Riverside is where I met my husband, some of my closest friends, had my daughter, and started on my path of understanding what I believe.
The group of friends my husband and I have down there is different one. Most of them grew up in small, Baptist influenced, evangelical churches and youth groups with one another, my husband included. There is a sort of stunted understanding of the world you get from only being able to view the world from one vantage point. We were all stunted. Each of my friends has at one point or another expressed this. You are told so often not trust your heart because it is deceitful, you must weigh everything against the bible, you begin to feel like you are not to be trusted. When you have disagreement with the bible, it is you, not the book, that is faulty.
Every Sunday night we (15-20 of our friends) did something called Home Group, a sort of group therapy/bible study/family dinner. My husband led it, he inherited it from a woman named Rebbecca Fuller, who to this day is a personal hero of mine. She exemplified Jesus’ message of love. She was the epitome of kindness and understanding. While she was passing away from cancer, the last few days of her life were spent in a hospice room that all 15-20 of us would not leave unless told to by her husband. Then we’d only move out to the porch and wait to be told that we could come back in.
It was awful but we made it through and were closer for it. At some point, after many discussions, the group came to a consensus. We would try to figure out what was true and what was taken out of context in the bible by our pastors, parents, and people who influenced our faith. We wanted to take ownership of our faith. Also I think we were all looking for relief from the anxiety that was caused by this seemingly hypocritical book that governed our lives. We wanted to look at the Bible from every angle. We debated, we opined, and we tried to untangle this book that has caused so many to love and to kill.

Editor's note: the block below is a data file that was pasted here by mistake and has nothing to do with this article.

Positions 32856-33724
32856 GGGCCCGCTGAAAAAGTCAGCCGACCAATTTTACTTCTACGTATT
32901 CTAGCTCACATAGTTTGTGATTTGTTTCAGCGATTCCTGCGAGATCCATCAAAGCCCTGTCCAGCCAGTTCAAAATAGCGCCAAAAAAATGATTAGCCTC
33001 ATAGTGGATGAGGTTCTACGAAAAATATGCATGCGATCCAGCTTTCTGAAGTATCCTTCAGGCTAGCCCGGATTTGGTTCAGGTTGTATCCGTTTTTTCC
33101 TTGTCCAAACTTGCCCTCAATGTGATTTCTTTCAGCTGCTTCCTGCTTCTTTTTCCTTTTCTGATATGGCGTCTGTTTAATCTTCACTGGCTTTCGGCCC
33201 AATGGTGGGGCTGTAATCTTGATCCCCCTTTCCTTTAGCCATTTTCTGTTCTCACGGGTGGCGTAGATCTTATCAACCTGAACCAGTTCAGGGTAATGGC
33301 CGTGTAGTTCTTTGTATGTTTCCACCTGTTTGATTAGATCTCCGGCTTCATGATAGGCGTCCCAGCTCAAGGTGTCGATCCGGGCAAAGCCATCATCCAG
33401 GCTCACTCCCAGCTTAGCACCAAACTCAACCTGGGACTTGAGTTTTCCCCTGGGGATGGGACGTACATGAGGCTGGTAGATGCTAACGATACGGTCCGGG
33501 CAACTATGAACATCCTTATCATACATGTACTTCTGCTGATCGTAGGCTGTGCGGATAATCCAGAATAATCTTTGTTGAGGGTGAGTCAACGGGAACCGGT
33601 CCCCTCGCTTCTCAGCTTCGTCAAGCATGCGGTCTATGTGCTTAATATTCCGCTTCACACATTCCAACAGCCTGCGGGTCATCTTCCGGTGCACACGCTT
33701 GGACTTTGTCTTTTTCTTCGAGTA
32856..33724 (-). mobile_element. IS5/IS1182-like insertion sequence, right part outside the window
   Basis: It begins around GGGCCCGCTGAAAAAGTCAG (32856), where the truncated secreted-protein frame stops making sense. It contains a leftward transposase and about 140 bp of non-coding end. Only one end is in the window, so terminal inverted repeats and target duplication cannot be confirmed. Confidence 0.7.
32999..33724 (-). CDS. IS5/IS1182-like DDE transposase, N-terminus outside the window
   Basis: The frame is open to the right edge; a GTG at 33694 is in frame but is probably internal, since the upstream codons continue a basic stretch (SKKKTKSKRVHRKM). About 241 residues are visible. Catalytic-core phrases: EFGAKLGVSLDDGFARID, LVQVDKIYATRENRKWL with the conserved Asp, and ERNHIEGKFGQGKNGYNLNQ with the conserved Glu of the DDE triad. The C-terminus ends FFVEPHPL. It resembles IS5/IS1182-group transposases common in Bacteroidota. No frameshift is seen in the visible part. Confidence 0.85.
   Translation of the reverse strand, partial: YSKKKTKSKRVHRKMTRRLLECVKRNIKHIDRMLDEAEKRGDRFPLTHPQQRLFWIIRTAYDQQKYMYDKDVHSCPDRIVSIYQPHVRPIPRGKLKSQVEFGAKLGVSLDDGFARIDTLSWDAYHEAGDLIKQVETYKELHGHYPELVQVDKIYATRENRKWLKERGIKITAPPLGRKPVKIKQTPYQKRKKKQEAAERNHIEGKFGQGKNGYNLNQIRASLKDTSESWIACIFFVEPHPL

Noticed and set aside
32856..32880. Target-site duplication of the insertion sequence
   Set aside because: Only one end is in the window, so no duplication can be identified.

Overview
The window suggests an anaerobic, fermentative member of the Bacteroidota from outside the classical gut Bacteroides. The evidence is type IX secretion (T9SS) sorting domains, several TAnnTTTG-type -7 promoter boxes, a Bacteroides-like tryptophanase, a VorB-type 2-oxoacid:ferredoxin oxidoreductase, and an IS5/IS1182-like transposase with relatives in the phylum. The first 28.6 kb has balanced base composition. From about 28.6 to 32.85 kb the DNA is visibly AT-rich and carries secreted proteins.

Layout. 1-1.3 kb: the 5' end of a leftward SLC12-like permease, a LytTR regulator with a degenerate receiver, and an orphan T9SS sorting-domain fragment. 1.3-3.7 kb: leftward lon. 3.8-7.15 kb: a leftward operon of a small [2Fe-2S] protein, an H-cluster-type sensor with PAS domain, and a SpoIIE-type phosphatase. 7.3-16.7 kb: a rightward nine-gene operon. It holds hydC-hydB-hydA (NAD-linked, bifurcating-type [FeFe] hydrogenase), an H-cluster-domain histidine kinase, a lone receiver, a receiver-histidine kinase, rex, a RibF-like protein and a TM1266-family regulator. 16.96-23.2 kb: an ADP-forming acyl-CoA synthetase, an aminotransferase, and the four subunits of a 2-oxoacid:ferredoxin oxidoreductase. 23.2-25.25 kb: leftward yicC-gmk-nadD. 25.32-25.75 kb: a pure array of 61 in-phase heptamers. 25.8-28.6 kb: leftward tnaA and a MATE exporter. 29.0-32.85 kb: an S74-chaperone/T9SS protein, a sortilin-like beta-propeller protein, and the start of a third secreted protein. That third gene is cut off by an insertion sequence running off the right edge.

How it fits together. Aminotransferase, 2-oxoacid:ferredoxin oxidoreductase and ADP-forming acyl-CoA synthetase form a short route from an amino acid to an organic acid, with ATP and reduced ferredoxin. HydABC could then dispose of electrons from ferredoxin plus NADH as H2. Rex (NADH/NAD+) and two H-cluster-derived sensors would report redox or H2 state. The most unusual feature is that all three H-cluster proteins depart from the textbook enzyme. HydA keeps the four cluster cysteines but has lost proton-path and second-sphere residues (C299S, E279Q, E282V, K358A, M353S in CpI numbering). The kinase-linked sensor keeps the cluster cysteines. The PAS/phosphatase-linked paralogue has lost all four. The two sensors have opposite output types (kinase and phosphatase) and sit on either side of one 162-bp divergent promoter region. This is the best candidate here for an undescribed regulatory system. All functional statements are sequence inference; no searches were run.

By allowing my mind to try to solve these hypocrisies, I didn’t know it but started down the path of my faith’s demise. As I read more and more the less sense all of it made to me. I prayed and tried so hard to understand the rationalization that if you don’t believe in Jesus, you will burn in hell. I could not accept it. There were also pages and pages of new questions for every one I attempted to answer with no end in sight. I am not sure why we thought we could do what countless scholars and theologians have not with their extensive knowledge.
I remember the day I finally said it out loud, I had been thinking it for a while but was never able to say it. I woke up, gathered my courage, rolled over, looked at Joe and said, ”I don’t think I believe in God. All I know right now is, everything is some how connected and it is beautiful. I don’t think I need to understand, I just want to be free to explore and never stop.” I sat for a moment in fear, waiting for lightning to strike in our bed room. When it didn’t, I peacefully got up, went to the living room, ate breakfast, and then went for a long bike ride.
Filed Under: Testimonials